Academic Excellence and the Economy

Finally, the Partnership announced the launch of the Greater Houston HUB (Higher Ed United with Business) initiative, comprised of Houston higher education institution presidents and business leaders seeking to develop the region as a center for academic excellence aligned with future economic growth. The HUB will serve as a vehicle to expand collaboration across higher education and business, while also allowing the Partnership to work with state agencies and organizations to bolster the region’s education ecosystem and talent pipeline. A system of strong higher education institutions is critical to maintaining the region’s competitiveness.  


To connect with the Partnership’s policy team on higher education issues, please contact Tiffani Tatum (Director, Public Policy). Learn more about Greater Houston HUB and Workforce Development in Houston. 

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Houston Employers Partner with Education to Invest in Future Talent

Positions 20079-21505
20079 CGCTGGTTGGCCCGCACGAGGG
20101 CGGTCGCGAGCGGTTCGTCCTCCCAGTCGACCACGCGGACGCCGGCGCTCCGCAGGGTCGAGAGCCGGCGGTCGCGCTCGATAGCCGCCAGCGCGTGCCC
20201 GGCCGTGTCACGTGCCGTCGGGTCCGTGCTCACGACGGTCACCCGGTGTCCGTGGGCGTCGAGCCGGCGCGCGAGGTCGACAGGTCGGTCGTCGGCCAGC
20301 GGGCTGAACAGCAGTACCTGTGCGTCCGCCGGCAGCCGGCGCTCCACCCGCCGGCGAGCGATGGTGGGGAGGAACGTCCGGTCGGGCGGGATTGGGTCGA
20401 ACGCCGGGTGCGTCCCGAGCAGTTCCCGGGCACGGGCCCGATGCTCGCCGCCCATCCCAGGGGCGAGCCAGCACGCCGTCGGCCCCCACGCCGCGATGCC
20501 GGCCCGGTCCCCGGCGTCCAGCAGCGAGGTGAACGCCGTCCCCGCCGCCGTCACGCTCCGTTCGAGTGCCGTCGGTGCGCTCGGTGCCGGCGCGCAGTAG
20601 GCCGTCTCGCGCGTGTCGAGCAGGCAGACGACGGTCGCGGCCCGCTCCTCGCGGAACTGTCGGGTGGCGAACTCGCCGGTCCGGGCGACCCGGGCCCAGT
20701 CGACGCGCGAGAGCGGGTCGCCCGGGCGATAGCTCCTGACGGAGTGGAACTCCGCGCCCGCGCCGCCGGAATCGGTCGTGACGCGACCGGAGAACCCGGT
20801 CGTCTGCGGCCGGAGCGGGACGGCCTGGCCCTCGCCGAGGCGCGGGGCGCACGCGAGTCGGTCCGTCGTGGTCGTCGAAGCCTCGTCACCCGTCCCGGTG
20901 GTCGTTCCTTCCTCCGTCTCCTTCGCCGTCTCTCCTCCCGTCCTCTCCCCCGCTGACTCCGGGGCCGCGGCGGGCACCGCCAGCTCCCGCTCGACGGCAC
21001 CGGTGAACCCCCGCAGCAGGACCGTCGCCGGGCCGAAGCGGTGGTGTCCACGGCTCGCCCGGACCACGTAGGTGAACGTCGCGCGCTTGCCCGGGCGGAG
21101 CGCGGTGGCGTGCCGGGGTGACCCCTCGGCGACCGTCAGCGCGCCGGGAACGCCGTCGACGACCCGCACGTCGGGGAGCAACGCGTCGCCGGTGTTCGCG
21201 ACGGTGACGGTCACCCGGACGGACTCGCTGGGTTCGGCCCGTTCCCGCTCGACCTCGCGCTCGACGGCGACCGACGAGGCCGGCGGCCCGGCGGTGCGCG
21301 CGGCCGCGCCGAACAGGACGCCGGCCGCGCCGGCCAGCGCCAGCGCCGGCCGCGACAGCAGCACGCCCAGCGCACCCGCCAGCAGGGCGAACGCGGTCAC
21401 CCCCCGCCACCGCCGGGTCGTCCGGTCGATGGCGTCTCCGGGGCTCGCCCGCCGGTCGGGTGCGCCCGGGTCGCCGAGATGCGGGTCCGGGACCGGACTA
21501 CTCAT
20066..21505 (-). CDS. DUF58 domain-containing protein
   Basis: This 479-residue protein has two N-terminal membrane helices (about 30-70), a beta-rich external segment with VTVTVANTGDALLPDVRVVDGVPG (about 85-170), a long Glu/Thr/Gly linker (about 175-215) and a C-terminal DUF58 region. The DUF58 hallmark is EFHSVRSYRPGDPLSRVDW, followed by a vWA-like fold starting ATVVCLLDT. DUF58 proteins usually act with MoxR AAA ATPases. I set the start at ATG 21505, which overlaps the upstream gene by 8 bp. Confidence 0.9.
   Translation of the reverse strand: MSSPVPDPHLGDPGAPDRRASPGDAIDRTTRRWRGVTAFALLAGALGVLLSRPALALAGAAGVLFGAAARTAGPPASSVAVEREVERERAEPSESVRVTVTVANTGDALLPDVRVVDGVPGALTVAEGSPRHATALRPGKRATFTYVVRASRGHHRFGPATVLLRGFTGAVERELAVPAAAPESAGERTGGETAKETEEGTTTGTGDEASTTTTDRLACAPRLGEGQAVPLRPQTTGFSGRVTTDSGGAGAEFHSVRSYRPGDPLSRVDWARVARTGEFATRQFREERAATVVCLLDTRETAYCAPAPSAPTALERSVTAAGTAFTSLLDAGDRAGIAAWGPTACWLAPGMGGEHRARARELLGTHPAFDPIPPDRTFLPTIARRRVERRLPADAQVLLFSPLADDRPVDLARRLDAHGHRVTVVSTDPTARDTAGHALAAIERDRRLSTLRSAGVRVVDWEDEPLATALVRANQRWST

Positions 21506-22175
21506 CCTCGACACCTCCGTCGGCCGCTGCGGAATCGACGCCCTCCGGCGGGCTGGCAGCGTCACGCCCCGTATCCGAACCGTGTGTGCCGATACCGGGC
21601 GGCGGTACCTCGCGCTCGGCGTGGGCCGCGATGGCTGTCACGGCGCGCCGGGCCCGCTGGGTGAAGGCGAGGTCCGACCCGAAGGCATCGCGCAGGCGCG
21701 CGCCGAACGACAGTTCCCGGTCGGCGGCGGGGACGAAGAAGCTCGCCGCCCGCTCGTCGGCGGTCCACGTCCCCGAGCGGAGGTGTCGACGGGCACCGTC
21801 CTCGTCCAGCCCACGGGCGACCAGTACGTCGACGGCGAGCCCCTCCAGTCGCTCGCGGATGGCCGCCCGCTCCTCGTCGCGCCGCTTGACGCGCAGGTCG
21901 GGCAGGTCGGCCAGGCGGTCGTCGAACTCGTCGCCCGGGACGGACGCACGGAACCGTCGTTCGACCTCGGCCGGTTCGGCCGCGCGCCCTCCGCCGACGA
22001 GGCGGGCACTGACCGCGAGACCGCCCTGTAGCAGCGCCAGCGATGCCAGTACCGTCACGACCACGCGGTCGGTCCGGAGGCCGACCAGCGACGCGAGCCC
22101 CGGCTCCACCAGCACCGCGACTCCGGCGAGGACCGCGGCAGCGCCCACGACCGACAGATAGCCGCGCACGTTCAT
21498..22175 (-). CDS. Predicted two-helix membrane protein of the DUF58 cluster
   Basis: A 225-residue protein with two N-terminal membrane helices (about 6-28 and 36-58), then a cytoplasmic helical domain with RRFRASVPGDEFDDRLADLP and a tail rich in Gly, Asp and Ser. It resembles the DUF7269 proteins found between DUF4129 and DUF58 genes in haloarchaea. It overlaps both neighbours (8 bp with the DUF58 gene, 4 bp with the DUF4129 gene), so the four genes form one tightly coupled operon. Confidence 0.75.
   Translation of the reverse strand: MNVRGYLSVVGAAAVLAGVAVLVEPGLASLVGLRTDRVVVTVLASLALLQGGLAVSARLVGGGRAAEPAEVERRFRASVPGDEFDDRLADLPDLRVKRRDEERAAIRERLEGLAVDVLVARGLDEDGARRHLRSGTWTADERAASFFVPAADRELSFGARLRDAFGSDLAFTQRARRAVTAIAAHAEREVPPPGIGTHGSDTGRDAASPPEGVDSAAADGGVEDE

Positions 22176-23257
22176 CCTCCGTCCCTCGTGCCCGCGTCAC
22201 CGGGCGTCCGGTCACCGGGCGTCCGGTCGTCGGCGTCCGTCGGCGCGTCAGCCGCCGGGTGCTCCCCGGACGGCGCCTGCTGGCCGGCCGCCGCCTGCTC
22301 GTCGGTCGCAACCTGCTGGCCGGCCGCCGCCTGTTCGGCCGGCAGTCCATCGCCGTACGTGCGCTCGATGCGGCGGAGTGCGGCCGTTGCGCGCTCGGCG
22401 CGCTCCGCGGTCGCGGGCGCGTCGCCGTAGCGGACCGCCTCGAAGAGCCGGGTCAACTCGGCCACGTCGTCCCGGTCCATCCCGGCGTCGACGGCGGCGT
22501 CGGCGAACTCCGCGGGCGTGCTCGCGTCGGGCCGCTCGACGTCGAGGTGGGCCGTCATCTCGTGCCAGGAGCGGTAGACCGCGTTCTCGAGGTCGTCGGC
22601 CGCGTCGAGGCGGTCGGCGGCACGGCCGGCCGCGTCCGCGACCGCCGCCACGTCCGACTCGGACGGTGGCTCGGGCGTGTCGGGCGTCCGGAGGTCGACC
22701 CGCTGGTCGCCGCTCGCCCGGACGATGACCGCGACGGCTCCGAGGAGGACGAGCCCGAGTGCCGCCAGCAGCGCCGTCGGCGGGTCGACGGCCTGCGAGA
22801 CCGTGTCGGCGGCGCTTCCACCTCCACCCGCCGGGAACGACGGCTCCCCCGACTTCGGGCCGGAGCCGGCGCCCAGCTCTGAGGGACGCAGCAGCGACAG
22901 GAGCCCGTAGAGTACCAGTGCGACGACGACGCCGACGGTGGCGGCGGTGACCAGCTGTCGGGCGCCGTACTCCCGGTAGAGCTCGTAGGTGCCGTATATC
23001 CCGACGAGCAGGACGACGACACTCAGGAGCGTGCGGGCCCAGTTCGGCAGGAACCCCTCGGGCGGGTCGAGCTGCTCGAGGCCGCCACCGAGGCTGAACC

This winter, Brazosport ISD announced a new major giving campaign to support career and technical education (CTE) programs and named Dow Chemical as its first major campaign backer. The company has pledged $2.5 million toward the district’s $5 million goal, according to the district. Dow has been a longtime supporter of the district’s Systems Go Rocketry Program and FIRST Robotics teams, providing both monetary grants and Dow mentors to work with students. These will be housed in the new CTE Center, according to the company. It has also supported district CTE programs through its “Project Lead The Way” and “Dow Gives Education Grants” programs to help the district offer new engineering and cybersecurity pathways, and for various STEM projects, respectively. Dow’s commitments are recent examples of major Houston-area employers investing resources into K-12 career and technical education programs to improve facilities and opportunities for the region’s students. These investments illustrate the commitment of employers in strengthening the pipeline of local talent and building viable pathways from the classroom to good careers, especially for craft trades with high-demand projections over the next several years. The Texas Workforce Commission (TWC) lists electricians, welders and cutters, HVAC mechanics and installers, and pipefitters among its top 10 targeted occupations statewide; engineers of various types, software developers and network and computer systems administrators join the list in the Gulf Coast region. Education programs that expose students to these and related trades and allow students to get a literal feel for the work and industry can help students make informed career decisions. In 2019, MAREK launched its MAREK Construction Academy program in partnership with Houston ISD and Houston Community College (HCC) allowing high school juniors and seniors to earn dual high school and college credit and gain valuable, on-the-job training through paid summer internships. Students gain experience installing drywall and framing along with blueprint technology and other skills. Students who complete the program graduate high school with National Center for Construction Education and Research (NCCER) industry credentials, an OSHA certification and an opportunity to work with MAREK, along with a high school diploma and a Certificate Level 1 in Construction Management Technology from HCC. The program was modeled on a similar electrician “pre-apprenticeship” program between TRIO Electric, HCC and Spring Branch ISD that has since expanded to Alief ISD in the Houston region along with school districts in Austin and Fort Worth. S&B Engineers and Constructors is taking a different approach to engage students in career exploration and education. During the 2019-20 school year, volunteers from S&B spearheaded a committee of volunteers from major employers including Turner Industries, Dow and Worley, among others, to hold an industrial craft competition in partnership with seven area school districts as part of the Houston Livestock Show and Rodeo. This competition, piloted last year but now an established part of the Rodeo, challenges student teams to construct industrial skids. Students learn through the months-long exercise how to use technical skills common to industrial construction, including how to follow plans, submit requests for information (RFIs) and meet industrial safety expectations. The project helps teachers keep up with industry practices and standards, as well. 3DE by Junior Achievement creates a partnership between education and business and fundamentally changes the high school instructional model. The 3DE model, launched within Houston ISD this school year, builds student-centric education around a series of real-world questions presented by sponsor companies, such as Accenture, Deloitte and Quanta Services. Sponsors serve as mentors as students work through the case-study projects, and students complete internships or consultancies with employer sponsors during their senior year. The model will be introduced into a second district school next school year. (Related: Re-Imagining Education and Career-Connected Learning — How Junior Achievement is Driving Opportunity for All) Dow, MAREK and S&B Engineers and Constructors are employer-champions among the more than 130 employer partners in the Partnership’s nationally-recognized, employer-led UpSkill Houston initiative, which mobilizes the collective action of employers, educators and community-based leaders to strengthen the talent pipeline the region’s employers need to grow their businesses and to help all Houstonians develop relevant skills and connect to good careers that increase their economic opportunity and mobility.   Get involved with the UpSkill Houston initiative.